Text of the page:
I was talking to an old DJ I once worked with in the ‘90s. Rock and Roll Peg was not only the highest rated DJ in San Diego, she was a sweetheart. She knew I liked collecting autographs, and as the newest and youngest guy at the station, she was often hooking me up.
She interviewed the band Living Colour – got me a signed CD. Backstage at Joe Walsh, she got me a personalized signature. The amount of times she got things signed for me was endless.
I recently told the story about how when she was going backstage to interview Rush, we got thwarted with the drum symbol I wanted signed. She did the interview, I didn’t get the autograph.
Well, the other day we were talking music and I shared a story with her.
I was interviewing singer Dave Wakeling for an article I was writing in the San Diego Reader. Usually if I interviewed somebody for a story, I’d ask them a few autograph related questions, and do a second story for Autograph Magazine.
I asked the former General Public (“Tenderness”) and English Beat (“Mirror in the Bathroom”) singer to give me a few. He did tell me a few good ones, but the one I remembered that I shared with Peg was one of the best ever.
He told me the band was performing a show that sold-out a 900-seat club in Ireland. The air conditioning had broken and it was over 100 degrees in the packed club. He couldn’t stop sweating onstage, and he told the crowd after the show he’d sign autographs in the back.
After the gig, he walked over to the merchandise booth to sign items. The first woman to approach was carrying an English Beat album, and he quickly wiped his face and head, fearing he’d drip sweat all over her item. He smiled looking up at her, and said, “It’s an oven in here, isn’t it?”
As she handed him the album, she replied, “It’s broilin’.”
Having been so used to people wanted the albums and CDs inscribed to them, Wakeling thought that was her name. He started to write “To Broylen” but when he got to the letter “y” he asks her how to spell that. She had no clue what he was talking about, or what he was writing on her record.
Peg laughed and said she had a similar story. She was dating a guy named Len, and so often when he got things autographed backstage, they’d spell his name wrong. She said, “I don’t know why, but…they’d often put a ‘y’ in there.”
So, she’s interviewing the heavy metal band Pantera. They were huge in heavy metal scene, but might be more well known to non-metal fans for the bizarre thing that happened onstage in 2004. Guitarist Dimebag Darrell, voted one of the 100 best guitarists of all-time in Rolling Stone, was shot and killed during a performance (the same day as John Lennon’s murder). That guitarist formed Pantera with his older brother – drummer Vinnie Paul. The band often came into our station for interviews (although I never got an autograph, because I wasn’t the biggest fan of the whole “groove metal” thing they did).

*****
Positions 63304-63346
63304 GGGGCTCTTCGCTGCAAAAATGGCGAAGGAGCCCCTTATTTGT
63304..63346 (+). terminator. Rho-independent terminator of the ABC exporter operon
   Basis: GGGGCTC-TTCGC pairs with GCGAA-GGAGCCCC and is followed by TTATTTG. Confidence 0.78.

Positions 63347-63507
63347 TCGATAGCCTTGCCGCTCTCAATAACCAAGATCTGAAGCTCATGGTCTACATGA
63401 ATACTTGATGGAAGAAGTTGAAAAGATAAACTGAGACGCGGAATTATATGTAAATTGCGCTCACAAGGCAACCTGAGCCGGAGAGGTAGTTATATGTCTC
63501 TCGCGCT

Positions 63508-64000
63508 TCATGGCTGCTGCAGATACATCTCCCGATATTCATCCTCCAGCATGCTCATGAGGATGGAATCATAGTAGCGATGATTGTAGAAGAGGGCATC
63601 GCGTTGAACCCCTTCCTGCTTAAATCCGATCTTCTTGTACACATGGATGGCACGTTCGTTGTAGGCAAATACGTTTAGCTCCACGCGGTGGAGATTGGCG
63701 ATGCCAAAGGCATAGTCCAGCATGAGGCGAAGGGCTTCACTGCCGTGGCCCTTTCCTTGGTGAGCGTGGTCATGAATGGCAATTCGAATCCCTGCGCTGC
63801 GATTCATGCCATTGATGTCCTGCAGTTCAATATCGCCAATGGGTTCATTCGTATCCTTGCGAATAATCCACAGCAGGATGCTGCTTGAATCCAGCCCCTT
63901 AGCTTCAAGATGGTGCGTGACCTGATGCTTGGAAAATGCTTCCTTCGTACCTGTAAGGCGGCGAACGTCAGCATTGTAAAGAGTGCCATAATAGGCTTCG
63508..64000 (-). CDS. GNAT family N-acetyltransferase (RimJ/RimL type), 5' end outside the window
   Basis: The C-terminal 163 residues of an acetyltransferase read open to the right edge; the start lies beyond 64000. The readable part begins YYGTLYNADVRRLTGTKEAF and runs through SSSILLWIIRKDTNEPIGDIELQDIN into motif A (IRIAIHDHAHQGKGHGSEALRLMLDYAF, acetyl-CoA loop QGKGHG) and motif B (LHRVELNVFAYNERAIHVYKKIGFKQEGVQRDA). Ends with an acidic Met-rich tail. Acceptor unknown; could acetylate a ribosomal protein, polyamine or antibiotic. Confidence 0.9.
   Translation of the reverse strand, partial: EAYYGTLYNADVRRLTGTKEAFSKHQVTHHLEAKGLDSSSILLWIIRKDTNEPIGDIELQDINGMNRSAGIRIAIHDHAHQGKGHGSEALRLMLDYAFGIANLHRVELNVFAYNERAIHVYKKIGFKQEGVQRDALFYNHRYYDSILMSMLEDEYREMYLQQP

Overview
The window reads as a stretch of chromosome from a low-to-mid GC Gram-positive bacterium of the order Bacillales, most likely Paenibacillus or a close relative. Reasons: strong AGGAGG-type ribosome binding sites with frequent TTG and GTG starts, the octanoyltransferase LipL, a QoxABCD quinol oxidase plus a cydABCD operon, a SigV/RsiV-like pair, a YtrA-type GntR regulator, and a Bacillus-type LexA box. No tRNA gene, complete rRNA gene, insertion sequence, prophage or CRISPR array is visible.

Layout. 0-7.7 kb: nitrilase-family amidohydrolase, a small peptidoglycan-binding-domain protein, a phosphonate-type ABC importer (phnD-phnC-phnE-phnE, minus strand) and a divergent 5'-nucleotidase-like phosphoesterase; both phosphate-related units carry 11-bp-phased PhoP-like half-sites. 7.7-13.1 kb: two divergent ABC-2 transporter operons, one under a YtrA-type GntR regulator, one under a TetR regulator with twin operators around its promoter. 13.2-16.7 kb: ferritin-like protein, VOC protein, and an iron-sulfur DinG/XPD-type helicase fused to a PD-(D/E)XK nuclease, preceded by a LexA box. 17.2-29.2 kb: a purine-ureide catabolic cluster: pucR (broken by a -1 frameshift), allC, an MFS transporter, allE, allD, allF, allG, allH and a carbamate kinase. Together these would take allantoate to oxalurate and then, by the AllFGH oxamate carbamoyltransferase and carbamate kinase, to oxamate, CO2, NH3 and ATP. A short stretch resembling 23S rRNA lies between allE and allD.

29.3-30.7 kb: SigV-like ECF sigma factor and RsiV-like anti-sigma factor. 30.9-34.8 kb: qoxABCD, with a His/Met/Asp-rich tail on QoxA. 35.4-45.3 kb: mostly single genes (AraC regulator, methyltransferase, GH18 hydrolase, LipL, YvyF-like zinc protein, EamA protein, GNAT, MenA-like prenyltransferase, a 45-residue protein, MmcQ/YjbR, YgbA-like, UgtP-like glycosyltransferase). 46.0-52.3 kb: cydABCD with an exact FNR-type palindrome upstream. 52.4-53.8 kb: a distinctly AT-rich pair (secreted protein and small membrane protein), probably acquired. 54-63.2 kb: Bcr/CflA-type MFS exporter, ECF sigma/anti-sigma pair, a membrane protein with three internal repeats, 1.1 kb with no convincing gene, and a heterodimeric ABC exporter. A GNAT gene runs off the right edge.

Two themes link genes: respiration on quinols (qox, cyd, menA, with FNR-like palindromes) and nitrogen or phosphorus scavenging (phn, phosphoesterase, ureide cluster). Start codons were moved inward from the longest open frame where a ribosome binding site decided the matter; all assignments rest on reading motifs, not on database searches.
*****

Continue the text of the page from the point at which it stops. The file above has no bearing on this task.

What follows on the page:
Peg told me her boyfriend Len wanted Vinnie Paul to autograph a drumhead for him. Knowing people often spelled his name wrong during autograph requests, she told Paul, “His name is ‘Len’. L-E-N.”
Right before he was to sign the drumhead (nothing better to have a drummer to sign…it’s big, round, white…easy to see the signature), she repeats the same thing, spelling his name.
She’s handed the drumhead back and sees that the name is spelled “Ellie Ann.”
Her boyfriend Len didn’t seem to mind. He chuckled about it, and hung the thing on the wall.
When Peg was backstage at a concert years later, she reminded him of the story. He didn’t remember it, or think it was all that funny.
Now, I thought it was funny when I handed Todd Rundgren a photo my friend took of him onstage with Ringo Starr and Joe Walsh. He loved the picture (Walsh was dressed as the Energizer Bunny as Rundgren sang “I don’t wanna work/I wanna bang on my drum all day!”).
As he was inscribing the photo to me, he signed his name as Ringo! He immediately laughed, apologized, put an X over “Ringo” and signed his name.
I love the piece.
On a side note: I once got Rundgren to sign a few albums for me before a show, and this bozo was standing behind me with 20 albums. Rundgren’s wife laughed and said, “He’s probably going to sell those.”
Rundgren said, “Ah, so what.”
He asked who he wanted them inscribed to and the guy said, “Oh, well…uh…don’t make them out to anybody.”
Rundgren looked back and said, “Yep. He’s an autograph dealer,” as he signed all 20 for the guy. That “fan” responded, “I’m not. They’re for my boss. He’s a collector.”
Luckily, with the name Josh, I rarely have misspelled inscriptions. And just a note to all you autograph seekers – it’s gotten a lot harder over the years for many reasons (ebay, paparazzi, etc.). When they agree to stop and sign and ask, “Who should I make it out to?”
It’s best to give your name. Sure, the piece will be worth less when you die and your kids inherit it, but it lets the stars know we really are fans and autograph collectors that aren’t just trying to make a buck off them.